Video is everywhere, and TV-quality content is available on virtually any connected device with a colour screen. Not surprisingly, therefore, we have witnessed an evolution in the way people view video. One of the key changes has been the ability to access and view video anywhere there is an Internet connection, including, of course, at work. Latest research by Ampere Analysis reveals the extent of video viewing by full-time employees in the workplace, what the firm calls ‘Distraction-on-Demand’ (DoD).
Across the 26,000 respondents surveyed in 13 countries, video viewing at work averaged 23 minutes a day during normal working hours (9am-12pm and 2pm-5pm) on small to medium-sized screen devices (computers, tablets and smartphones). In general, more time is spent viewing video in the afternoon. Netflix subscribers in full-time employment watch about 14 per cent more video during working hours than non-subscribers, reflecting the importance of video in their daily life.
US respondents viewed video for much longer at 42 minutes daily. That equates to 10 per cent of the average working day of an employed American. With 9 per cent (34 minutes) of their working day spent watching video, UK respondents’ viewing patterns are similar to the US. At the other end of the spectrum, Polish respondents spend just 4 per cent of their working day viewing video.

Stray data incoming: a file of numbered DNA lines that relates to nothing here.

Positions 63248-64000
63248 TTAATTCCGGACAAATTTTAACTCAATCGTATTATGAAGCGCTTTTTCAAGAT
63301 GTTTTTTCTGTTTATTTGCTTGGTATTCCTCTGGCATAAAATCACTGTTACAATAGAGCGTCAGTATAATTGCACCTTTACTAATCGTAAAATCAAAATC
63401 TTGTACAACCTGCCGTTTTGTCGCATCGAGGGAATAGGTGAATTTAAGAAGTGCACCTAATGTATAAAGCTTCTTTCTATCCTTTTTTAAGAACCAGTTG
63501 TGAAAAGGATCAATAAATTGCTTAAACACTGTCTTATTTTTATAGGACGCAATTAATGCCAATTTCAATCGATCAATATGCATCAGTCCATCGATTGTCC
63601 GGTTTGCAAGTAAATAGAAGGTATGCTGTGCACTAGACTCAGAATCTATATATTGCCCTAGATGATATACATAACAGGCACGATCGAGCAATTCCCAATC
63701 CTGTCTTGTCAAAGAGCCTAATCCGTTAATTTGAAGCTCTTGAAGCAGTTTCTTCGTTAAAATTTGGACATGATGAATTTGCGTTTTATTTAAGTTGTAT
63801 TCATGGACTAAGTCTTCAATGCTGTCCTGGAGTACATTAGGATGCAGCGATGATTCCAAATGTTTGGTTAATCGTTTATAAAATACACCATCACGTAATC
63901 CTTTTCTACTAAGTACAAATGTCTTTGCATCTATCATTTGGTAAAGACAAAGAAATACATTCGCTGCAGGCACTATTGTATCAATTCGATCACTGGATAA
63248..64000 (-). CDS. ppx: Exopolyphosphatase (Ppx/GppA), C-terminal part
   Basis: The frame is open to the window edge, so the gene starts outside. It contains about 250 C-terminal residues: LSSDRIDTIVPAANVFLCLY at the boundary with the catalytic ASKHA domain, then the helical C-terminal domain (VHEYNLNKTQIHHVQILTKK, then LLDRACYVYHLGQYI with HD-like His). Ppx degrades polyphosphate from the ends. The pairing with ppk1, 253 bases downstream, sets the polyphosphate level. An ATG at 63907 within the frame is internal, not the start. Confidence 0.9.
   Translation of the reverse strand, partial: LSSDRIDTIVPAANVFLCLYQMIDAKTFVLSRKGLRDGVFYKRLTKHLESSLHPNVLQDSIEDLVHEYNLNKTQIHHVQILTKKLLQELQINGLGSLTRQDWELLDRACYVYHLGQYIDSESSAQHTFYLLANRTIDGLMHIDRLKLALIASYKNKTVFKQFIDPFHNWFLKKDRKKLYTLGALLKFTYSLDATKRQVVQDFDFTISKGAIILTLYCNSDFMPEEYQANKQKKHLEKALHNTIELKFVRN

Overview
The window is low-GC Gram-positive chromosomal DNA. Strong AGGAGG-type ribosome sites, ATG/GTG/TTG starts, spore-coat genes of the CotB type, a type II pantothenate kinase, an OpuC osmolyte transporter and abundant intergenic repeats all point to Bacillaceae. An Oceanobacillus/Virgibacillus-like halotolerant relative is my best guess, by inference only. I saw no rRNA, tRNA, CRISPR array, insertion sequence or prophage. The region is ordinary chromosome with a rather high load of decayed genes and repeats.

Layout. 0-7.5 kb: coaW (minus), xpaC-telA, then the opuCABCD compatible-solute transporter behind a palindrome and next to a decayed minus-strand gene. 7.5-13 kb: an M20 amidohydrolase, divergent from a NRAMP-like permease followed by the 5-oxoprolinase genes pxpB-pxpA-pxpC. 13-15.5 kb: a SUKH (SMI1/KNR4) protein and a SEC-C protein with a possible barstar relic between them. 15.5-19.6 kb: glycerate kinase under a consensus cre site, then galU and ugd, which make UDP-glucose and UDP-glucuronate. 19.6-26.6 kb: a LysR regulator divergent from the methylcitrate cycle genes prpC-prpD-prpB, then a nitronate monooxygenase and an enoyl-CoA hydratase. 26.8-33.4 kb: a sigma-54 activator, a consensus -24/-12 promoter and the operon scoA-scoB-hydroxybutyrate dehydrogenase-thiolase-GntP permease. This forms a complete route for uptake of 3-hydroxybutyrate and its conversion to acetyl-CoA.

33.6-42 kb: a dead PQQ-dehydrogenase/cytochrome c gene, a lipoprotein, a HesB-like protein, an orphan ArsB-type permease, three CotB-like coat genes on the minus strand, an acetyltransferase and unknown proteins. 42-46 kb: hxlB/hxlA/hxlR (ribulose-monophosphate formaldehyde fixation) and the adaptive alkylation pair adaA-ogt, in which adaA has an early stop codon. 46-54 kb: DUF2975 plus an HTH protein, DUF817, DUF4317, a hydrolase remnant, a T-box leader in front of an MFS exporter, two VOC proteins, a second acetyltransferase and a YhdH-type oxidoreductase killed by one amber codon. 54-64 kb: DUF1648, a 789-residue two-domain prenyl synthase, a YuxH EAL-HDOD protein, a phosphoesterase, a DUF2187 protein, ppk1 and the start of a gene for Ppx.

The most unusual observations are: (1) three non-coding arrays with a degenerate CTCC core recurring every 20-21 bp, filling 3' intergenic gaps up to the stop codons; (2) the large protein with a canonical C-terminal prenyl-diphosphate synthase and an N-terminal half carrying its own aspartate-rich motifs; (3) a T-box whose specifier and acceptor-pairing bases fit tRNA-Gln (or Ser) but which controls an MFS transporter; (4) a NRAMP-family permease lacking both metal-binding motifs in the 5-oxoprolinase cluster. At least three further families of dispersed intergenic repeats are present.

“These averages over-simplify a complex piece of analysis to understand the amount of distraction at work caused by video content,” explains Tony Maroulis, Research Manager at Ampere Analysis. “For instance, our US respondents spend the most time watching video in their workplace, but it’s no secret that they also work longer hours than their Western European counterparts. Whether it’s Netflix, Amazon Prime Video, YouTube, Snapchat, Facebook or one of the many local video services, it looks like the office ‘water-cooler moment’ has been replaced by the watching – and most likely sharing – of video at work.”
Key survey findings: